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State and city officials sweeping Kakaako homeless camp sites

By Gregg K. Kakesako

LAST UPDATED: 12:16 p.m. HST, Jul 18, 2013

State and city officials are teaming up this morning in Kakaako in their continuing efforts to clear Oahu parks and sidewalks used by homeless as overnight camp sites.

Jesse Broder Van Dyke, city spokesman, said the joint effort is needed because in Kakaako the sidewalks fall under city jurisdiction while the parks and the parking lots belong to the state.

Also on hand, officials from the Office of Hawaiian Affairs, which owns land in the Kakaako where homeless campers moved to when city refuse crews began picking up their items on Ilao and Ahui streets. As in past operations, private and government homeless service providers are present to offer their services.

Officials are using two city ordinances in their attempts to keep the homeless out of parks and out of island parks.

Besides Kakaako, crews plan to return to the Ala Wai promenade later today where nearly a ton of refuse left behind by homeless campers was hauled to a landfill dump on July 1.

Left untouched by the city's actions thus far were the (de)Occupy Hono­lulu protesters who have been camping on the sidewalks at Thomas Square since November 2011 and who have been the target of various sweeps.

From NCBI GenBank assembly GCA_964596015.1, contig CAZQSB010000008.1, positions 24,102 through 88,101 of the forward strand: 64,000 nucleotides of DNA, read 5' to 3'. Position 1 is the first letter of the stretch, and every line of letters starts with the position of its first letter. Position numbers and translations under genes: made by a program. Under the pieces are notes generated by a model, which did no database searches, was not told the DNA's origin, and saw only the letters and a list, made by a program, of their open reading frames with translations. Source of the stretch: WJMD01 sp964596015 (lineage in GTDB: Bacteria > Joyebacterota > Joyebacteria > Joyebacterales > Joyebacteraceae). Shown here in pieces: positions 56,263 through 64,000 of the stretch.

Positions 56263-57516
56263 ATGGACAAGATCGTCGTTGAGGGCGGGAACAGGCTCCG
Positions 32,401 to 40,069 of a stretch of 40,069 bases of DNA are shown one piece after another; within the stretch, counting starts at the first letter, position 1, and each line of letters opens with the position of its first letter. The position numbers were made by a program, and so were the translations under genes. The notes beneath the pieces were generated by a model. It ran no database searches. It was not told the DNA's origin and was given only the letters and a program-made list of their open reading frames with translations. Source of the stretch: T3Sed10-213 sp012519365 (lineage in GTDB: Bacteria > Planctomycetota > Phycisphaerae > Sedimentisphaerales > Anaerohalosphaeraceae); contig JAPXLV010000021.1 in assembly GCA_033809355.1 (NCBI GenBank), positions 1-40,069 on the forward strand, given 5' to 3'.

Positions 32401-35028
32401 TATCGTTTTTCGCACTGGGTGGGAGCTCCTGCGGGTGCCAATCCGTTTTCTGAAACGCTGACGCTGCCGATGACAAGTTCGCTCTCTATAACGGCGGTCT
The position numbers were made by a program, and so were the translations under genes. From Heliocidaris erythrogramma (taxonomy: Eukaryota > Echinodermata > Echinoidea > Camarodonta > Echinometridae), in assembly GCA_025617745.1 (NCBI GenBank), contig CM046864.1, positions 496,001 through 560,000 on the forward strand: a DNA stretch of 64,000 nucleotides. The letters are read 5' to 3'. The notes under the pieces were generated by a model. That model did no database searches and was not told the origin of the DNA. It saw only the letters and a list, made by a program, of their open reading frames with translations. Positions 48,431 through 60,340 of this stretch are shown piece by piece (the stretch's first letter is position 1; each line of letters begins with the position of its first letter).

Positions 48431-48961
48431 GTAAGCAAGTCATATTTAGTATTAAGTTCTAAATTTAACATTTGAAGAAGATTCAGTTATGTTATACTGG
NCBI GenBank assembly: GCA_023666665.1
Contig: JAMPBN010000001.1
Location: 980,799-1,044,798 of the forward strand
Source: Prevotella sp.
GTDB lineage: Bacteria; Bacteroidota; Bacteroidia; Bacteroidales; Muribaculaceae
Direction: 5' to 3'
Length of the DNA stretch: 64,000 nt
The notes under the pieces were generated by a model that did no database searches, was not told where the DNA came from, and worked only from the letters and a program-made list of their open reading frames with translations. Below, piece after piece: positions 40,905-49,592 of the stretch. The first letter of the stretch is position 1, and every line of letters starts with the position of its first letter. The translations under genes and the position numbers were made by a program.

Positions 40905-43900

In April, the City Council adopted Bill 7, which allows city workers to remove any item deemed a sidewalk nuisance. It allows for people to retrieve any items seized if they pay a $200 fee.

The city began enforcing the new law July 1 with raids on Ala Wai promenade, Moiliili Baseball Park, Aala Park, River Street and Pawaa Inha Park.

The new city law follows a 2011 ordinance that allows the city to remove objects left on sidewalks, if objects are tagged 24 hours in advance of removal. The items are held at the city's Halawa base yard for 30 days before being destroyed.

The city used the 2011 ordnance earlier this month to clear the Paawa Inha Park of the homeless before the arrival of South Korean dignitaries.

Homeless campers there were given 24-hour notices to vacate in advance of a visit by a delegation from South Korea, which had donated the sculptures in the park.

A sidewalk nuisance is defined in the new law as "any object or collection of objects constructed, erected, installed, maintained, kept or operated on or over any sidewalk, including but not limited to stalls, stands, tents, furniture, and containers, and of their contents or attachments." The new law allows the city to remove items without tagging them.

Both the old law and Bill 7 were opposed by the American Civil Liberties Union of Hawaii and (de)Occupy Hono­lulu, which argued that the bill would criminalize homelessness and stifle free speech.

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